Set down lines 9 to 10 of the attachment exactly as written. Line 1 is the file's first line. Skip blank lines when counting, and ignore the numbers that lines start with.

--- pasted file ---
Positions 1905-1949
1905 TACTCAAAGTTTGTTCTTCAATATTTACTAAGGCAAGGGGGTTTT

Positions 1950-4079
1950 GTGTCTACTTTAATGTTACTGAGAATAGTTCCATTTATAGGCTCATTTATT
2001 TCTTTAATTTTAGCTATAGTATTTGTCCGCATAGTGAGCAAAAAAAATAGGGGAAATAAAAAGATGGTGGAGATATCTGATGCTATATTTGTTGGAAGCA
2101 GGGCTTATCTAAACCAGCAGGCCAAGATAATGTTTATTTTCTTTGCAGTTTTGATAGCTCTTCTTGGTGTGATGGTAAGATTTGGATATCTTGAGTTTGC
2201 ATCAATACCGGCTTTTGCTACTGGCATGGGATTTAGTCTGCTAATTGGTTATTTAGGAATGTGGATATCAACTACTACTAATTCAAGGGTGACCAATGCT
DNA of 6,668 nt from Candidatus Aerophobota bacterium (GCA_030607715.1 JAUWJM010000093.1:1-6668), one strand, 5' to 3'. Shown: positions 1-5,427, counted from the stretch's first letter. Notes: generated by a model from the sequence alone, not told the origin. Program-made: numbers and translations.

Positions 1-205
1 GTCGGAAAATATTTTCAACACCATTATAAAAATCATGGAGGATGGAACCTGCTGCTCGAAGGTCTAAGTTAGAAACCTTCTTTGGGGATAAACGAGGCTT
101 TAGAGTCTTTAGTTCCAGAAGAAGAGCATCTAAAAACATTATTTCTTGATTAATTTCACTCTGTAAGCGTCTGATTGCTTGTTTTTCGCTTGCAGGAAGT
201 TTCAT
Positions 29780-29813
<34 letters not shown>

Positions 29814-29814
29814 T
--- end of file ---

Positions 1-205
1 GTCGGAAAATATTTTCAACACCATTATAAAAATCATGGAGGATGGAACCTGCTGCTCGAAGGTCTAAGTTAGAAACCTTCTTTGGGGATAAACGAGGCTT